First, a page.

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Delivered in April 1982 as Atlantic in January of this year she was bought by Mediterranean Shipping Cruises for $70 million
By Arturo Paniagua Mazorra (07-10-97)
In the late 1970s, the cruise industry suffered a setback with the oil crisis and the subsequent rapid inflation of operating cost.
But the turn of the decade shown a dramatic revival, with a record number of new vessels on order.
In those days, Home Lines chose to replace the old Doric with a newbuilding.
The new ship was contracted with the French yard Chantiers du Nord et de la Mediterranee for theprice of $110 millios.
Construction began on the slipway in December 79, the vessel was launched in February 1981 and delivered in April 1982 as Atlantic.
The Atlantic was designed for weekly cruises between New York and Bermuda in the summer, and Caribbean itineraries in the winter.
However, growing competition and the building cost of the new Homeric forced Home Lines to cease operation in 1988.
The last Bermuda cruise of the Atlantic was in September of 1988.
Holland America purchased the ship and chartered out Atlantic to Premier Cruise Line as Starship Atlantic.
A Family Cruise Ship
Premier sent the vessel to Bremerhaven for an extensive refit, which involved increasing passenger capacity to a total of 1,652 by enlarging existing cabins with 452 pulmann berts, and a complete refurbishment of public rooms.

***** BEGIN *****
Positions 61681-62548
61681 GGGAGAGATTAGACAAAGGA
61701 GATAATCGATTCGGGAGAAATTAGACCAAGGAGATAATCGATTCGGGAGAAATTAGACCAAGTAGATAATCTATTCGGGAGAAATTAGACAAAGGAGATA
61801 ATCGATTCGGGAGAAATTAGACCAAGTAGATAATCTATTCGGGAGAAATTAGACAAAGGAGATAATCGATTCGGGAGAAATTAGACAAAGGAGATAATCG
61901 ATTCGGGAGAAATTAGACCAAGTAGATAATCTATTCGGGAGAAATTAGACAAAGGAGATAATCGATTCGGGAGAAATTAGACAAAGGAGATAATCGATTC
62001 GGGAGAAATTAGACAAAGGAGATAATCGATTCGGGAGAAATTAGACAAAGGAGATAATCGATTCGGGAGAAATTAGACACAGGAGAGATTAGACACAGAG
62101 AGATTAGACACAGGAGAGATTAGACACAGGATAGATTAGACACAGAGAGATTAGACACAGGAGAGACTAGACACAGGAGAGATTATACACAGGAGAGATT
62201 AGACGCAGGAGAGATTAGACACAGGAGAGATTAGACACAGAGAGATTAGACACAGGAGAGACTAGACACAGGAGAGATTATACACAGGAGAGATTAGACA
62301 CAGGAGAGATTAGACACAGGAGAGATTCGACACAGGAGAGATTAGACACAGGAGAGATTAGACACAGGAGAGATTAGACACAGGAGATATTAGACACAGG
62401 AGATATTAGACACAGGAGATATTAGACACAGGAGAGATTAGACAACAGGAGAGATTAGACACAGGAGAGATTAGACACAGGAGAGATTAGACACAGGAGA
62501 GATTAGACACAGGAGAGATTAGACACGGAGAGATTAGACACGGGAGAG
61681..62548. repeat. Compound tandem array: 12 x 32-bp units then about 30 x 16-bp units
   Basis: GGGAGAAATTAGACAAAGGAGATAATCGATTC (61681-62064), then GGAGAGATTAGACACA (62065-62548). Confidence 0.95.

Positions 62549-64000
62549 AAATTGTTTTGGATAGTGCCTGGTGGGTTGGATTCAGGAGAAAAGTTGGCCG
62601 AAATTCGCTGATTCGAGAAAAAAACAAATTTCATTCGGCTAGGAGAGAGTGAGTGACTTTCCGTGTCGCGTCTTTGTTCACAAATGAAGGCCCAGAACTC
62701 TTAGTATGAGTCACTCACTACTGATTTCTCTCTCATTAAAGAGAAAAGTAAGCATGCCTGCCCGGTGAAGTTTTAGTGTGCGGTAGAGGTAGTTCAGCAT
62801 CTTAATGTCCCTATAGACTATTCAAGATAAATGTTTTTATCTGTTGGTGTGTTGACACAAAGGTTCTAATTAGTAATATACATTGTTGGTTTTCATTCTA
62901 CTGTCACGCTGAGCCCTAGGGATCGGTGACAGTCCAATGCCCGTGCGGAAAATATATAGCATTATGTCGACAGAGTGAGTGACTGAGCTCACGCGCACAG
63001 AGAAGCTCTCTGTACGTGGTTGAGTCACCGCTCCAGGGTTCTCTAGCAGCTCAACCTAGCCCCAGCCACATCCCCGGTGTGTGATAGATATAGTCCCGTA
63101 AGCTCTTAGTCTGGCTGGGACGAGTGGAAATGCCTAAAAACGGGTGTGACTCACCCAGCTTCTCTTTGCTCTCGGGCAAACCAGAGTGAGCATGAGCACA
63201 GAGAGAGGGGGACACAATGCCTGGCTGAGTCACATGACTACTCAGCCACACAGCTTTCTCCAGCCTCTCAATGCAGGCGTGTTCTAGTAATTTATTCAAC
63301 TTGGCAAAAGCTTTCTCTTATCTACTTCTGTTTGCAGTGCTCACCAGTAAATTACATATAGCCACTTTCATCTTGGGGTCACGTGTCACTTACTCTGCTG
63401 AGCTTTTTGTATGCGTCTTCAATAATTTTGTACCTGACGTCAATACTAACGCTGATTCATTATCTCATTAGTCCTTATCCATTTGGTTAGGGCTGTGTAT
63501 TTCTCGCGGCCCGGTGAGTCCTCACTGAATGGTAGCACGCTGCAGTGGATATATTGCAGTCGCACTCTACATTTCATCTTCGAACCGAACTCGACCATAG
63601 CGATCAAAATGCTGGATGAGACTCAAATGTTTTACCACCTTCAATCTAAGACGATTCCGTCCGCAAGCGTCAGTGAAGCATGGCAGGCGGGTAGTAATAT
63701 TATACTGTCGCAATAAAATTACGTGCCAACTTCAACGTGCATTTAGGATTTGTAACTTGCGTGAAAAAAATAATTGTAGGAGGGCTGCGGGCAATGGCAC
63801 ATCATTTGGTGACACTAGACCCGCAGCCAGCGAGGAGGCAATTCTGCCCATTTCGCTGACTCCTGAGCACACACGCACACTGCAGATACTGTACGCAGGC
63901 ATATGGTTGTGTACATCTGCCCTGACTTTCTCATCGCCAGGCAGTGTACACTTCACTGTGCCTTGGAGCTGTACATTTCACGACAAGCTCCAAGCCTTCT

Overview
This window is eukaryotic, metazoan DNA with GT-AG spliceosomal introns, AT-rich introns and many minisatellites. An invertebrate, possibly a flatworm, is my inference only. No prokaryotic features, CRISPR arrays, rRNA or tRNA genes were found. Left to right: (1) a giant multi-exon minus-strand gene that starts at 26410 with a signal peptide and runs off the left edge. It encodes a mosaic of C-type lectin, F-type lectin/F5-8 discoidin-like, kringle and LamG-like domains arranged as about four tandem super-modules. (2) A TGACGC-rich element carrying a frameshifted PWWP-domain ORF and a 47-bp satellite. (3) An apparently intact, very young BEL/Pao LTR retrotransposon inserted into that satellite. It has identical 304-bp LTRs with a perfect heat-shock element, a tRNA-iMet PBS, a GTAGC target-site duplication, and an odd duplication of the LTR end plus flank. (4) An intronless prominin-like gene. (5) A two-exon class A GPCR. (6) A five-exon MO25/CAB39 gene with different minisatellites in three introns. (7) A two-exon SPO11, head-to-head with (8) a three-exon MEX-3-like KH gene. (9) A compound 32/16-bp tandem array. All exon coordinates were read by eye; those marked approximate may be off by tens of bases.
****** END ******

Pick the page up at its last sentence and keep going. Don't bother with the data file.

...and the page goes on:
She came out as an excellent family-oriented, fun-filled cruise ship, with red hull.
She sailed the same 3-and 4 day cruise itinerary between Florida to Bahamas for nine years, as Walt Disney official ship.
But Premier lost the Disney contract and her owners decided to draw back from the cruise busiess.
In January of this year, she was bought by Mediterranean Shipping Cruises for $70 million, a high price which reflect her good maintenance.
A third-generation liner
The Atlantic was a low density passenger vessel and carried in her first years a maximum of 1278 passenger.
She had an upperdeck pool with a retractable glass roof, an handsome funnel aft, and a forward limited cargo capacity served by two electric cranes.
She lacks of forecastle, has a disappointing bow, looks forward like a containership, meanwhile her stern is very pleasant, with soft curved surfaces.
The Melody has now a passenger capacity of 1,600 in 549 cabins (392 outside and 157 inside) in six decks (with a size between 14 to 20 square metres).
The international crew is of 535 persons, with Italian and Croatian officers.
With a gross tonnage of 35,143, her passenger space ratio (all berhs) is 21,9, in line with the others MSC's ships (mass market).
She doesn't provided any cabin with balcony.
The cabins are simply furnished, and they are gifted with toilet/shower compartment, individual air conditioning, ship-to-shore phone and a television set.
The cabin insulation is poor. Many cabins can accommodate three or four passengers. At the top of the range there are six suites fitted with sitting room, queen sized bed and bathroom with tub.
The interior decoration is a work by the well know Greek designer A&M Katzourakis. She has a good and spacious lay-out, plenty of public rooms extended throughout the uppermost decks, with high ceilings.
The horizontal layout of the public rooms encourages passenger to circulate from one area to another and different lighting, music or colour schemes help passenger to mix more.
As a curiosity, all the publics rooms have maintained the same names that they have with Premier. It seems that have been only changed the hull colour, the ship's name and the funnel logo.
The lower dining room (deck 2) is a consequence of the passengers' preference for taking most day time meals on open decks or near the pool.
Thus, the full beam Galaxy dining room, with its dome overhead, is mostly used at dinnertime (two sittings).